Supporters of legalizing marijuana in Oregon are praising the federal government's decision to allow states with new medical or recreational-use marijuana laws to move forward without interference, as long as there's no money laundering, sales to minors or growing on public lands.
"It's certainly a historical moment, a glorious day," said Laird Funk, a Williams resident and member of the state Advisory Committee on Medical Marijuana. "It's going to make things much simpler."
U.S. Attorney General Eric Holder Thursday told governors of Washington and Colorado that U.S. attorneys will honor legal marijuana laws but will prosecute cases involving the use of violence and firearms, using pot as a cover for other illicit drugs, trafficking to states where pot is still illegal and funneling pot money to criminal gangs and cartels.
With the lifting of federal interference on state-legalized marijuana, Funk said he expects personal-use pot laws in Oregon to "go forth rapidly," via either a vote of the 2014 Legislature or lawmakers' referral to voters.
"This is one more step forward in ending the prohibition of cannabis and the failed War on Drugs," said Lori Duckworth of Southern Oregon National Organization for the Reform of Marijuana Laws. "I hope law enforcement resources can be used where there are true victims ... I hope many past cases can be dismissed."
Duckworth, 48, and her husband, Leland Duckworth, 49, were arrested in a series of medical marijuana dispensary raids in May and face a host of racketeering, conspiracy and manufacturing charges. Medford police allege the dispensaries were storefronts for illegal marijuana sales. The Duckworths have pleaded not guilty to all the charges.
Oregon U.S. Attorney Amanda Marshall said her staff reviewed marijuana prosecutions over the past two years and said all of the cases would have gone forward under the new federal guidelines. She said the cases, including many from Southern Oregon, were prosecuted because of money laundering, racketeering or other illegal activity — not for possession, use and sale as allowed by Oregon's medical marijuana law, approved by voters in 1998.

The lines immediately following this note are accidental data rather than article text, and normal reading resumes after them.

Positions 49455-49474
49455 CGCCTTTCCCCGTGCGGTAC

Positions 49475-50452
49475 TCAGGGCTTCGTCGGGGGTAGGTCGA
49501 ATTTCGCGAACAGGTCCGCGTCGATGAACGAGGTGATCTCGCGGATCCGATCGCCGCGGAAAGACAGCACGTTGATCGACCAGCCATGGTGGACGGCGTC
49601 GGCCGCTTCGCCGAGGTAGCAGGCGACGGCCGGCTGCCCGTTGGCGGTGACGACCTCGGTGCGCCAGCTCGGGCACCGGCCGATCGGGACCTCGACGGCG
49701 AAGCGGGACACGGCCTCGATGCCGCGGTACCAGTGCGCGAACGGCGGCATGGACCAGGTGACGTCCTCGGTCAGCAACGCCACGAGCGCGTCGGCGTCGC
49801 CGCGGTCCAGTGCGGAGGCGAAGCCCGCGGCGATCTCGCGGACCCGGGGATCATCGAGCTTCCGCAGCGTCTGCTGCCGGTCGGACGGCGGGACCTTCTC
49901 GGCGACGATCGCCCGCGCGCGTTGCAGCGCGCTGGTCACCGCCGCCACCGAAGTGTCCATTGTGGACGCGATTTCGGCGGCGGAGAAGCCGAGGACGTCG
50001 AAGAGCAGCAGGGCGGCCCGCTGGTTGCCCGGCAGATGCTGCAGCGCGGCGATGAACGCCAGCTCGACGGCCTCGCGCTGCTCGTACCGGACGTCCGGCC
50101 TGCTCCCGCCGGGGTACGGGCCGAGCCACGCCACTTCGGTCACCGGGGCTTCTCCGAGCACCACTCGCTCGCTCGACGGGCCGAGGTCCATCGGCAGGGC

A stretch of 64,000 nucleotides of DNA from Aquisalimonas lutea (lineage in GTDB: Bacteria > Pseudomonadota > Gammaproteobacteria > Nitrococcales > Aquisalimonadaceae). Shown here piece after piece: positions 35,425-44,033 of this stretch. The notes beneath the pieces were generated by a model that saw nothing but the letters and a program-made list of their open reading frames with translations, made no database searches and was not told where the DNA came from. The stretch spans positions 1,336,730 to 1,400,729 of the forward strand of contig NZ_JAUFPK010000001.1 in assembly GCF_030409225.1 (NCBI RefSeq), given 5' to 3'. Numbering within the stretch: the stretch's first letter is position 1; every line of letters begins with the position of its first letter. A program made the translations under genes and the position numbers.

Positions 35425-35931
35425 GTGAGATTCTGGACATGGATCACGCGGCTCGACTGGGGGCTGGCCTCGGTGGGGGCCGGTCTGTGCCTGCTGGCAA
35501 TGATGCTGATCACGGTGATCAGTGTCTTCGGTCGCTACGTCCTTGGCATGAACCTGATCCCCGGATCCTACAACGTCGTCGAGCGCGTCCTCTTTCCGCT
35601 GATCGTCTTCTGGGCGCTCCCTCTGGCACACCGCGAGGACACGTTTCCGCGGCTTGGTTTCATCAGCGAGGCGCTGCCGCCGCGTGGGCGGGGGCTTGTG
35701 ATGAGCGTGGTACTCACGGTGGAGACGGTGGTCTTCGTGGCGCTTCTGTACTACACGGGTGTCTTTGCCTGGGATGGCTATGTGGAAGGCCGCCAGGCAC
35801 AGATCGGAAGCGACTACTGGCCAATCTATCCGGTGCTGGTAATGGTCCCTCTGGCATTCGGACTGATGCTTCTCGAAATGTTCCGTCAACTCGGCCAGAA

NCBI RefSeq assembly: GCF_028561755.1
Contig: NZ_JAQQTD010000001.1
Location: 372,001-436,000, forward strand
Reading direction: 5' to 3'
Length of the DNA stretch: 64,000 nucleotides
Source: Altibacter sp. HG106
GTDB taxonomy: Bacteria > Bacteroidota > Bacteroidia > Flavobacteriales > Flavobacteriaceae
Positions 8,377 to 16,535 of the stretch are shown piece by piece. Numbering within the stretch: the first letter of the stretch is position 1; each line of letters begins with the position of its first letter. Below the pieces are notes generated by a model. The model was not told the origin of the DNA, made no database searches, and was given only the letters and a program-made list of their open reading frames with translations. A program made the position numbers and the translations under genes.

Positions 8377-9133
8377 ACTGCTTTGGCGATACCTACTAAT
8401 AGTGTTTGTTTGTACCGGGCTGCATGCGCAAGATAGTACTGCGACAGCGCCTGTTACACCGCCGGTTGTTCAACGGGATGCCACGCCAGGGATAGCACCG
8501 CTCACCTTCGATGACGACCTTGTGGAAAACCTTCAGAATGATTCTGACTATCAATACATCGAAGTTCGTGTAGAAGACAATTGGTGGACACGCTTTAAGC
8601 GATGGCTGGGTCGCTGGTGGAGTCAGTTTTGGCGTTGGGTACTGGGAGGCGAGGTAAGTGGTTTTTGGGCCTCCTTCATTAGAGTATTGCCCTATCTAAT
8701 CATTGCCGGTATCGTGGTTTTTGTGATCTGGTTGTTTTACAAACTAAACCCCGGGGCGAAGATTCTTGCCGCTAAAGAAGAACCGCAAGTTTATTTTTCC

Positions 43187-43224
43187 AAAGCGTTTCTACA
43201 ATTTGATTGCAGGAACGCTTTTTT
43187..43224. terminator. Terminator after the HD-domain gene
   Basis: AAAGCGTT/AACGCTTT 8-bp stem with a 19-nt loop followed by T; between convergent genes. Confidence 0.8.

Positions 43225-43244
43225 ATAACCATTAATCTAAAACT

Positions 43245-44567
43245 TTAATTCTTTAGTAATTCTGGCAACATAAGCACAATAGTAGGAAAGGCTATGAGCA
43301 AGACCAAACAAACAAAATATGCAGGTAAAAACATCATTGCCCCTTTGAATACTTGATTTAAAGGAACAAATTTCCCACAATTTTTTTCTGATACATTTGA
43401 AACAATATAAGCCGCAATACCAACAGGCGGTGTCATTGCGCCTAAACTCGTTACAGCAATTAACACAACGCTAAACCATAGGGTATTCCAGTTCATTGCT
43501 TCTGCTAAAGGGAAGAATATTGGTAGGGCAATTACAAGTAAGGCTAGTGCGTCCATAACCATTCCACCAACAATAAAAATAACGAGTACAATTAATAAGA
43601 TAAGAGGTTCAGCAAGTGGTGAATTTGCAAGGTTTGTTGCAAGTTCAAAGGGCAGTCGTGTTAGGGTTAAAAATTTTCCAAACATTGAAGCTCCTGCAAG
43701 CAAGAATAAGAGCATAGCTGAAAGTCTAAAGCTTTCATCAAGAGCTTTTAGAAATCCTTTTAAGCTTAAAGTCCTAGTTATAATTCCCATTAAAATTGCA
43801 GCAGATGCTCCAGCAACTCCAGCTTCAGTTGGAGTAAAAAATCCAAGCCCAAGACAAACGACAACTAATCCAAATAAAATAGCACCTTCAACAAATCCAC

As long as states have a strict system to regulate legal medical or personal-use marijuana and prohibit violations in the eight areas outlined by Holder, "then we won't be getting involved," Marshall said in a telephone interview.
After Holder's pronouncement, Marshall and her drug team sat down to comb over cases and found the new policy "did not impact any cases at all. We have not now or ever prosecuted a case where they acted in full compliance with Oregon's medical marijuana laws. We've not lost a single case and the majority of defendants later admitted they were lying."
Marshall adds that in many Southern Oregon cases, investigators have found that cards were obtained to enable larger grows, but often, cardholders "were not getting or using marijuana and were just getting cards to justify the operation."
The new federal policy, said state Rep. Peter Buckley, D-Ashland, "is the right thing to do. Legalization has been a long time coming. The war on drugs has had a terrible impact on low-income communities and we've got to try something else."
Buckley said he'd prefer to have lawmakers refer the measure to voters, so the Legislature could hold hearings, get fully on track with federal policies and have a measure in final form for the ballot.
Under Oregon's medical marijuana regime, said Buckley, federal agents have not gone after people who've "stayed within the boundaries. I always advise not to go outside the boundaries."
Funk agreed that patients and producers have not been prosecuted for violating federal rules as long as they were in compliance with state medical marijuana laws.
With states legalizing personal-use pot, Funk said, "It looks like Holder finally got it right, unless he wanted to declare war on more and more states. This has got to be a good thing. He had no other choice, unless he wants to add states to the list of enemies."
The shift by the Obama administration, Funk said, will likely eliminate one of the chief arguments of opponents who say legalization is against federal law and therefore won't work.
"Now they can put more focus on prosecuting real criminals," Funk said.
The new federal stance, as well as the just-passed state law regulating pot dispensaries, will make it easier for producers to make a living, thus making it pay to stay within the law, said Funk.
The dispensary bill is in the process of rule-writing, with state officials keeping an eye on federal pot guidelines to make those rules, said Buckley. The process should be done by March, he added, allowing dispensaries to open.
John Darling is a freelance writer living in Ashland. E-mail him at firstname.lastname@example.org. The Associated Press contributed to this report.